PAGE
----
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  2. This is an interesting topic!

    Thank you for giving a link, because I had never heard of the Passion Test.

    My usual answer, to any question of mine is, be quiet and ask my "gut feeling." Have found that... usually... inside me.... I find my answer.... to any question of "What *should* I do?"

    Off to look at your link...

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    1. Taking time to listen to the small quiet voice within is a great technique for identifying your passions and purpose. I think where the book helped me a bit further was on establishing which passions were the most important to me.

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  3. OT but... Your background... Is that a rose? Or swirled frosting on a cupcake? :-)))))))))

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    1. It is a rose. But it is possible that the rose was made out of frosting. :-) It is a blogger background but I cannot remember which type it is. I really liked the colours when I came upon it in the background set up.

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  4. I think I've been fortunate that since I was a child, I've always known what I wanted to do; be a wife, mother, live a simple and creative life, and just enjoy what each day offers me. Sometimes it has been hard to keep an eye on those goals, especially when society was telling me that it wasn't enough, but at the end of the day, I think we all know what is truly our heart's desire.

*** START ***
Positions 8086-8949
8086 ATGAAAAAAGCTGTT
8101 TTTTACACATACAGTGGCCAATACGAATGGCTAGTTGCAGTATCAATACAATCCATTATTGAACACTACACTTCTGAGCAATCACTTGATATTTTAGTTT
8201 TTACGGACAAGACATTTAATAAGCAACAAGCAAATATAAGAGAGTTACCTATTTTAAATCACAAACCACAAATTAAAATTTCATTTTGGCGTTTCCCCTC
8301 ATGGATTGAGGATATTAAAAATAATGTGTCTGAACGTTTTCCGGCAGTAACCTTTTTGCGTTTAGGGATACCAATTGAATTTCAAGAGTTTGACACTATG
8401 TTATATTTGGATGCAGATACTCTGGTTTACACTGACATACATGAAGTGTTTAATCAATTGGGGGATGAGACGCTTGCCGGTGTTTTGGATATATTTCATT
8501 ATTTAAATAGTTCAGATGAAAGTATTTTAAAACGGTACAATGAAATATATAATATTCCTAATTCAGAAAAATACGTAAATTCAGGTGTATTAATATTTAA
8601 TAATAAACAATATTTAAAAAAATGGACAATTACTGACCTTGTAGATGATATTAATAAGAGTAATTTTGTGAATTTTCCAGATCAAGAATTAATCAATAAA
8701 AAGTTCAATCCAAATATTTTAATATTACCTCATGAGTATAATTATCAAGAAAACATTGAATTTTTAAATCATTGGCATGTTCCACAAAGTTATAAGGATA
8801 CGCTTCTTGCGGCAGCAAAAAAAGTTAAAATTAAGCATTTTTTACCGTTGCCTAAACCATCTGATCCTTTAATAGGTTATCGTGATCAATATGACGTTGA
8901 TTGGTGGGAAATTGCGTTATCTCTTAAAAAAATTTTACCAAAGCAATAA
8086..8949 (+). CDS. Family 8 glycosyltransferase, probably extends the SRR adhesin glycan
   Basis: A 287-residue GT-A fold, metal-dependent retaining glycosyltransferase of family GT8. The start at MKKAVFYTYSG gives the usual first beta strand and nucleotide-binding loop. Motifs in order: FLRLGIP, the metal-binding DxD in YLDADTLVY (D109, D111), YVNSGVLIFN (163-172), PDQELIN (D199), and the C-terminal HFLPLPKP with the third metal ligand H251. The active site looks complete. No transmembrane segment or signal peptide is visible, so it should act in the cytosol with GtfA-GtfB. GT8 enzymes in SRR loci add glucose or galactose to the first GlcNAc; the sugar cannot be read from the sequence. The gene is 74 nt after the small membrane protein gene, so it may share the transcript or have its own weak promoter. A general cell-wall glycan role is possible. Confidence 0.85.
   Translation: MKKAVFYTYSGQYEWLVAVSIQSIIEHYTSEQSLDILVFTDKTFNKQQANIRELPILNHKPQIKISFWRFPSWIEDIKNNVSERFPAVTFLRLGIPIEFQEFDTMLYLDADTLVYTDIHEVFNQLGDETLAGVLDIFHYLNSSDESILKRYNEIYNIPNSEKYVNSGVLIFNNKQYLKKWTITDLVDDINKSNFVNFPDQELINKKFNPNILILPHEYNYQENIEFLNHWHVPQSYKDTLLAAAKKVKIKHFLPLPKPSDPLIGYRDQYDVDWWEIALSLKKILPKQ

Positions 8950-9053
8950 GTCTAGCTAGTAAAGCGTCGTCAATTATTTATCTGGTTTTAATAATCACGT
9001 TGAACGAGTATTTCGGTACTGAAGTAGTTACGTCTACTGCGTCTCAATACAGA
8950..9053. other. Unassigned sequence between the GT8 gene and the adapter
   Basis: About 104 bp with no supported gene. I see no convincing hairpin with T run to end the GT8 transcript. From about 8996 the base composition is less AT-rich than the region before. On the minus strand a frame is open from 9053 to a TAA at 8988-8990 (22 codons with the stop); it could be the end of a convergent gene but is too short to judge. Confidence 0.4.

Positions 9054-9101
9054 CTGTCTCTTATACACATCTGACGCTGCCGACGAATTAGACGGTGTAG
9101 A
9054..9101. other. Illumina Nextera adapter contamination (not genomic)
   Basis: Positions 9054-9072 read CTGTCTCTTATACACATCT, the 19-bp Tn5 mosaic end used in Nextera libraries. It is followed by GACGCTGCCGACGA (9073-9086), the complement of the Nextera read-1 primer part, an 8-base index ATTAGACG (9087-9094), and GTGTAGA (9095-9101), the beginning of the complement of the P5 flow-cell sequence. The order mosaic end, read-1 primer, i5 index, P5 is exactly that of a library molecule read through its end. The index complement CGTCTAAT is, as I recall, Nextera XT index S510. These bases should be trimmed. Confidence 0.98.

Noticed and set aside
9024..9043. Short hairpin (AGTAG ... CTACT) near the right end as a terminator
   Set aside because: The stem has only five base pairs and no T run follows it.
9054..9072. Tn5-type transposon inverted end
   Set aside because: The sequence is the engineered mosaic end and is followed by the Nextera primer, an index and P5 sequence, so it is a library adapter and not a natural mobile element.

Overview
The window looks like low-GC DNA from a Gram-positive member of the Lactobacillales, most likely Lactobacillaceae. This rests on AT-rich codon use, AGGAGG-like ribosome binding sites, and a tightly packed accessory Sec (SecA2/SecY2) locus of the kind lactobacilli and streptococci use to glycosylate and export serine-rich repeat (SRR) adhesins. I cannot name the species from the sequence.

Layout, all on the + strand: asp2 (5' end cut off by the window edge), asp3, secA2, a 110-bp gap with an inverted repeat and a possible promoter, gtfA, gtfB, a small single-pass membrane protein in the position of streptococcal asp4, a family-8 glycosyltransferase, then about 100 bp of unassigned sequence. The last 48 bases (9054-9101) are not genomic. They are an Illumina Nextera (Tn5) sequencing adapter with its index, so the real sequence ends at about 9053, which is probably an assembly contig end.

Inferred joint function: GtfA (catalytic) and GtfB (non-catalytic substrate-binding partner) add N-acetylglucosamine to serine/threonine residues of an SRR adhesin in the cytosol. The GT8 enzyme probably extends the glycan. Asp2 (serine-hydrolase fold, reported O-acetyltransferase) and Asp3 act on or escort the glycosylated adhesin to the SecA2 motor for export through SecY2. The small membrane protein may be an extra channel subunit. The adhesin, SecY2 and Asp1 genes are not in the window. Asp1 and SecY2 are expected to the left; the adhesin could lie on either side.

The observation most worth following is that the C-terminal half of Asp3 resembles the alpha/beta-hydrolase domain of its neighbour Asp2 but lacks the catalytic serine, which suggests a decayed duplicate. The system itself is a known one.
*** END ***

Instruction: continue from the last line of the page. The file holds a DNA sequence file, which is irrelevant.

Hugs
    Jane

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    1. "Society" is very good at telling other people what they should be doing. However I find that mostly the individuals who make up society want to follow their own path, whatever that might be. I have pretty much wanted to be a homesteader since I was in my early 20's. Circumstances and people have gotten in the way but I kept plodding on with the same destination always in sight. The 'what' was established pretty early on the 'how' has taken a long time to roll out.

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  5. That sounds like an interesting exercise to do and small actions can lead to big changes:)

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  6. From memory when I was 18 I wanted to open a coffee shop where people would be playing music, sitting around and relaxing and getting to know each other. That was back in the hippy era. LOL!

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    1. What if my chocolate shop had been next door to your coffee shop! What fun that would have been.

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  7. My results to this test came up with some astounding stuff......hmmmm what have I unearthed?!

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    1. I am glad you found it interesting Phil. I think it is a worthwhile activity to explore what it is we would like to bring into our lives more fully.

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  8. It's always harder narrowing down passions, than it is to conjure them up. ;) In my early forties, I'm going through a life re-evaluation at the moment. So it's not the right time to seek specific passions. It's more the practical decisions time. Like how are we going to set-up our life, so we can transition to empty nesters (one day) and then retirement.

    Whatever retirement means, nowadays. ;)

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    1. I agree. That is why I like the exercise from the book that helps me to focus on which of my passions are the most important to me right now. I don't have the ability to focus on everything at once and I don't want to expend energy on things that are less important to me than I had realised.

      What does retirement mean? That could be a whole blog post on its own.